Saturday, June 28, 2014

Obbie VS Motor Mouth MLB Greats


A few days ago, Steve Obrien and I debated the NBA Greats.

Now, it's time for Round Two and will his age of 35 and my 51 years on this planet make a difference with the National Past Time?

Will the Steroid Era affect our opinions?

We know that baseball is based on numbers, and computers have started to change the way managers adjust their strategies.

Managers rely more on their bench coaches especially as technology has played a larger role in their decision making process.

One can only wonder how many players have played in MLB Stadiums over the past century.

But we've decided to choose 20 pitchers and 20 hitters to stimulate the debate. .

When you think of pitchers, do you take complete games and multiple inning saves into consideration? What about the designated hitter?

Here we go. Once again, the order of the numbers doesn't reflect where the players stand. The bold names are where we differ.

Once again, it will be Motown VS Beantown.

Here is our Top 20 in Each Category.


1. Ty Cobb
2. Ted Williams
3. Hank Aaron
4. Miguel Cabrera
5. Babe Ruth
6. Stan Musial (Photographed)
7. Joe DiMaggio
8. Pete Rose
9. Willie Mays
10. Tony Gwynn
11. Al Kaline
12. Lou Gehrig
13. George Brett
14 Roberto Clemente
15. Johnny Bench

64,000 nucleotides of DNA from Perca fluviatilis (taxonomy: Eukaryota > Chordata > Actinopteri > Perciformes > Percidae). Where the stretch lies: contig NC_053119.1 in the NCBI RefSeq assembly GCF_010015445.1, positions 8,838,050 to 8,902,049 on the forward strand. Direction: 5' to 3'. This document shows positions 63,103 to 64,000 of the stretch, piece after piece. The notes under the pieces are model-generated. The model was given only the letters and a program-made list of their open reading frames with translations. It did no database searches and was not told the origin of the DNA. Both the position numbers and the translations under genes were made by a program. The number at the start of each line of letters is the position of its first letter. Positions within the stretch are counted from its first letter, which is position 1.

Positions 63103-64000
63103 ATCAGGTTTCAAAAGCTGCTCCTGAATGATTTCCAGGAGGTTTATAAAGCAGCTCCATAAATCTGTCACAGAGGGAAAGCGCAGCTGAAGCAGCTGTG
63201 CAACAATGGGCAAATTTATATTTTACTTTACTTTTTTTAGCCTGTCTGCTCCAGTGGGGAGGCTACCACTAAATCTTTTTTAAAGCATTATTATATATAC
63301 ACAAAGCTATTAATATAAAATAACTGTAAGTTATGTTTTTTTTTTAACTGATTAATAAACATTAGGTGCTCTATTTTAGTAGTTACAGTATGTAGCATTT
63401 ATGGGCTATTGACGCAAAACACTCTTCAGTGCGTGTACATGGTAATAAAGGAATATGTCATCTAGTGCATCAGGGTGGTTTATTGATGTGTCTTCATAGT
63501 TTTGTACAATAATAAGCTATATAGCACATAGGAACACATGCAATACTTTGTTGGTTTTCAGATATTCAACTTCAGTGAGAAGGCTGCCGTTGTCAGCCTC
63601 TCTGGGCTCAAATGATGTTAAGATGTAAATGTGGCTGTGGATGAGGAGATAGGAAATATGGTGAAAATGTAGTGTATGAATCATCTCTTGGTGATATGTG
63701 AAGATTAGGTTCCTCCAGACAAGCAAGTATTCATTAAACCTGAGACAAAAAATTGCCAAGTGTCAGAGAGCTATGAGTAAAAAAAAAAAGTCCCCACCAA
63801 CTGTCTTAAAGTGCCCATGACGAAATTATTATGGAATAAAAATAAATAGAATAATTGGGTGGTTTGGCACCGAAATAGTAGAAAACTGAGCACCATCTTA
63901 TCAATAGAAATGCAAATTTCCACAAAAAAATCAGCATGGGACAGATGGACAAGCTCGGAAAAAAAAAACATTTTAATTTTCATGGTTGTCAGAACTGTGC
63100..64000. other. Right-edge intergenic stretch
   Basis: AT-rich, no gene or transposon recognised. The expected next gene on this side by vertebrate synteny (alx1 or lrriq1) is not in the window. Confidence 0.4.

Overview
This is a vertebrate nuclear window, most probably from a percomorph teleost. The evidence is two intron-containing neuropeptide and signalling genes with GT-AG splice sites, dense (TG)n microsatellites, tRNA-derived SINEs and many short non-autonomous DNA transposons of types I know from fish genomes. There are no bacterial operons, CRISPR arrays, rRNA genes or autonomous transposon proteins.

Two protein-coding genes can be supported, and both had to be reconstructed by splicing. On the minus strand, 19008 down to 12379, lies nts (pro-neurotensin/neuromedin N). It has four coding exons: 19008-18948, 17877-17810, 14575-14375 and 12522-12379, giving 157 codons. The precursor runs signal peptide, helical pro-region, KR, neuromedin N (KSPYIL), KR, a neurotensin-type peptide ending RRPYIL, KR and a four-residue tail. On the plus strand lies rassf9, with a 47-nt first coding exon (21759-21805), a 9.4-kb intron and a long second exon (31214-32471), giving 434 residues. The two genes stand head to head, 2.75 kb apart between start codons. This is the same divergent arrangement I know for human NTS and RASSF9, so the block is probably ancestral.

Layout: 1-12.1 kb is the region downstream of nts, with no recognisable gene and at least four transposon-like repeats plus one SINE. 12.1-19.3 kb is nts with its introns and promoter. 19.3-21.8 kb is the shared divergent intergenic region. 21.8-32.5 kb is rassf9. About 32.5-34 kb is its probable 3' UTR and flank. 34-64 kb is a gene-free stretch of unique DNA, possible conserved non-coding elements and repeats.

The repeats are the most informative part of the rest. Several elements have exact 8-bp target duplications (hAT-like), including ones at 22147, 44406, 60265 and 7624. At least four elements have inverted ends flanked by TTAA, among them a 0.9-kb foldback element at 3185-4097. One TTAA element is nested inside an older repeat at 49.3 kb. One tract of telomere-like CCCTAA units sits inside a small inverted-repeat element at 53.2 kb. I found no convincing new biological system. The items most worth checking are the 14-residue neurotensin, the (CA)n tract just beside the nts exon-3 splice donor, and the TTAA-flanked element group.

16. Reggie Jackson
17. Rod Carew
18. Robin Yount
19. Cal Ripken Jr.
20. Paul Molitor


1. Mickey Mantle
2. Babe Ruth
3. Willie Mays
4. Ty Cobb
5. Ted Williams
6. Rickey Henderson
7. Lou Gehrig
8. Pete Rose
9. Derek Jeter
10. Tony Gwynn
11. Rogers Hornsby
12. Honus Wagner
13. Mike Schmidt
14. Miguel Cabrera
15. Hank Aaron
16. Ken Griffey Jr.
17. Wade Boggs
18. Carl Yastrzemski
19. Dave Winfield
20. Ichiro Suzuki


1. Cy Young
2. Walter Johnson
3. Bob Feller (Photographed)
4. Steve Carlton
5. Greg Maddux
6. Tom Glavine
7. Bob Gibson
8. Roger Clemens
9. Sandy Koufax
10. Randy Johnson
11. Jim "Catfish" Hunter
12. Nolan Ryan
13. Warren Spahn
14. Jim Palmer
15. Christy Mathewson
16. Rollie Fingers
17. Tom Seaver
18. Hal Newhouser
19. Robin Roberts
20. Don Drysdale


1. Cy Young
2. Roger Clemens
3. Tom Seaver
4. Sandy Koufax
5. Randy Johnson
6. Nolan Ryan
7. Bob Gibson
8. Walter Johnson
9. Greg Maddux
10. Steve Carlton
11. Pedro Martinez
12. Mariano Rivera
13. Warren Spahn
14. Trevor Hoffman
15. Bob Feller
16. Curt Schilling
17. Dennis Eckersley
18. John Smoltz
19. Luis Tiant
20. Tommy John

Like any list, championships were indeed a factor with these players. Some players were big factors in ending their team's long championship droughts or winning a franchises first title like Schilling with the Boston Red Sox and Arizona Diamondbacks.

There were starting pitchers that re-invented themselves and became legendary closers.

Smoltz and Eckersley were two that stand out.

In addition to having a fine career as a hurler, Tommy John's Surgery has saved the careers of many pitchers.

I will be writing a future story on current Jupiter Hammerheads Pitching Coach Joe Coleman, (photographed with me taken by Candice Ebling) who has the challenge of developing young pitchers for the Miami Marlins.

Coleman and I discussed at great length the challenges that he has of making sure his pitchers learn proper mechanics to prevent future Tommy John Surgeries at Roger Dean Stadium.

Coleman is in the Class A Florida State League and had a fine career in the MLB. He was traded to the Detroit Tigers by the Washington Senators on October 9, 1970 in an eight player trade that featured the last 31-game winner in the Major Leagues, Denny McLain.

Scott Morganroth can be reached at

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